Extract from the Telegraph Magazine:
By the time Tom went to the Drama Centre [between 1998 and 2001], he had eased up on breaking the law, but was – he realises in retrospect - a full-blown drink and drug addict. What was his particular vice? 'Anything I could lay my hands on. You name it, I took it.' At first, his addictions didn't affect his career. Two years into his three-year drama degree, Hardy landed a part in “Band of Brothers”, swiftly followed by Ridley Scott's “Black Hawk Down” (in which he performed all his own stunts, including being set on fire). His big break came when he was offered the role of the villain in “Star Trek: Nemesis” (2002).
By then, he was regularly bingeing. Hardy's low point came one morning in 2002 when he collapsed in Soho, and came round 'on Old Compton Street with a crack pipe, covered in blood and vomit'. With the support of his parents - to whom he has always been very close - Hardy checked himself into rehab. When he left several weeks later, he moved back home. But it was his work, he says, that was his salvation. 'The first job I did out of rehab was “In Arabia We'd All Be Kings”, in which I played a messed-up smack addict, 'he laughs. 'The opportunity to exorcise my demons, night after night, was a real gift.'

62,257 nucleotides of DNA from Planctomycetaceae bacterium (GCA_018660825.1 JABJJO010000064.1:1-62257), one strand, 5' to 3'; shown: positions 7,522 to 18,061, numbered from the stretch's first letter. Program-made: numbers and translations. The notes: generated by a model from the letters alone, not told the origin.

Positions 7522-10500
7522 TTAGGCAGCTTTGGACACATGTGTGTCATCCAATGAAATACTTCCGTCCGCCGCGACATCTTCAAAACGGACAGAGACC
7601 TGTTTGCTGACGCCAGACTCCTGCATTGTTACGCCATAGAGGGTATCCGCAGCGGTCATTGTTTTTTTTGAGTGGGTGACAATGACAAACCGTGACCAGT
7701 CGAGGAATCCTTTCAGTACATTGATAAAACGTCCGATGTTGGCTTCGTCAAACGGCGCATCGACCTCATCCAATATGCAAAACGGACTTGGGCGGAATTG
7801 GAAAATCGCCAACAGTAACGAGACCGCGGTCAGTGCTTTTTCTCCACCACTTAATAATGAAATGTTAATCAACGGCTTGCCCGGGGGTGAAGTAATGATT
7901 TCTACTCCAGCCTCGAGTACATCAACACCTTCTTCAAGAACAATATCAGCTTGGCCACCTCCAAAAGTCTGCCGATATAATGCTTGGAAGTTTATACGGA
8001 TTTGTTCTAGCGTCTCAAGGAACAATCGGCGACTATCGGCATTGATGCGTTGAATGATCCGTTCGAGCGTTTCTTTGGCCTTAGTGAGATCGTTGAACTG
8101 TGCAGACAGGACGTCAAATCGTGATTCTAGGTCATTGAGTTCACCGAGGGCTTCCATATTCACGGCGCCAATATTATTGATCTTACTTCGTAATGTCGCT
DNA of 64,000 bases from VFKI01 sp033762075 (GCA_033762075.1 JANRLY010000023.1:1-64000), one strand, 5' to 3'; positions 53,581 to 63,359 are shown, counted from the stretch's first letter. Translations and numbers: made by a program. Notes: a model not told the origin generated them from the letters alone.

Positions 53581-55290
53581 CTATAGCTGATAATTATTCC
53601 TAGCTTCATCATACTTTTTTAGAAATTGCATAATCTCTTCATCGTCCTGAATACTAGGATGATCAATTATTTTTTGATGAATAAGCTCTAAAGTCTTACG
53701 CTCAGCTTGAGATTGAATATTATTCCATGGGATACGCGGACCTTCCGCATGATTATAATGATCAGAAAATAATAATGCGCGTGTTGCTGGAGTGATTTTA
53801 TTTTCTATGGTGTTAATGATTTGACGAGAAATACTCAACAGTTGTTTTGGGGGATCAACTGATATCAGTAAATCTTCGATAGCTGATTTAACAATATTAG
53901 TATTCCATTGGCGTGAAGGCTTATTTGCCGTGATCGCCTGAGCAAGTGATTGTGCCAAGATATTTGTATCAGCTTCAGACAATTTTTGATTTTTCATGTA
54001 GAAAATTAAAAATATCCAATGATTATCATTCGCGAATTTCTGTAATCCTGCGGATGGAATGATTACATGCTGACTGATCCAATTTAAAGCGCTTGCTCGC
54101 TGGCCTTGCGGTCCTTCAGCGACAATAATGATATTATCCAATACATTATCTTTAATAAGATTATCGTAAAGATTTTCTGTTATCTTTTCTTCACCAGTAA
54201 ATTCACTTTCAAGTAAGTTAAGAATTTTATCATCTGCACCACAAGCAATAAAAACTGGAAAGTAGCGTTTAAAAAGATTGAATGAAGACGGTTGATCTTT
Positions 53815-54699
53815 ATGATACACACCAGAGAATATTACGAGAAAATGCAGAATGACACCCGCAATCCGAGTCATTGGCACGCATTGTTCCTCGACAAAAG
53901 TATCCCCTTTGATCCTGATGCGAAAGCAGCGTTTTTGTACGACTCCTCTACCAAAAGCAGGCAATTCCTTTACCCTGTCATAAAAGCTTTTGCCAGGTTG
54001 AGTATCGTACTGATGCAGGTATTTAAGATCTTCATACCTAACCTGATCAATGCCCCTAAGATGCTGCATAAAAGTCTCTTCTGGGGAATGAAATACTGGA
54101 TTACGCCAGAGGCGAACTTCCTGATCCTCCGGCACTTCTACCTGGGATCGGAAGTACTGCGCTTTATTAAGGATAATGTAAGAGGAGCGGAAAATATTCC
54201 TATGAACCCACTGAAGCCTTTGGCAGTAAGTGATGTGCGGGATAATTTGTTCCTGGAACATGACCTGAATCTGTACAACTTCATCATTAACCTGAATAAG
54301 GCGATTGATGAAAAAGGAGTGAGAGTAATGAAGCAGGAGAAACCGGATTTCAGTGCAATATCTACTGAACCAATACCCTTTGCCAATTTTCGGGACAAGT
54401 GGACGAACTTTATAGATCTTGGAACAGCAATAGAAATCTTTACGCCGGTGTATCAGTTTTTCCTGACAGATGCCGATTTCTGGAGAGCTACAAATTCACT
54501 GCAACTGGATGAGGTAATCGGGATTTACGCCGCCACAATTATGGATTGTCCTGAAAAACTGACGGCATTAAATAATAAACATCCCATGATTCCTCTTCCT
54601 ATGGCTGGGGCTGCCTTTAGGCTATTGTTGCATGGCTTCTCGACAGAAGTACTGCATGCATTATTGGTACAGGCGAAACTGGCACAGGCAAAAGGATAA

In all his most notable screen performances - as Robert Dudley in “The Virgin Queen”, Jack Rose in Granada's Second World War prison-break thriller “Colditz” and the villainous Shinzon in “Star Trek: Nemesis” - he has managed to excavate the sensitive soul that lurks beneath a swaggering arrogance. But it is on stage that Hardy has electrified audiences.
In 2003 he was awarded the Evening Standard Theatre award for Best Newcomer for his performances in “In Arabia We'd All Be Kings” at the Hampstead Theatre and “Blood” at the Royal Court. 'Those whom the Gods wish to destroy, they first call Promising,' the then 26-year-old cautiously joked in an interview. He needn't have worried. 'Tom Hardy exudes sex appeal and a dangerous unpredictability,' said one newspaper theatre critic of his performance in Rufus Norris's production of “Festen” at the Almeida. Even in the damply received National Theatre production of George Etheridge's “The Man of Mode”, directed by Nicholas Hytner, he was singled out by another critic as 'utterly persuasive throughout'.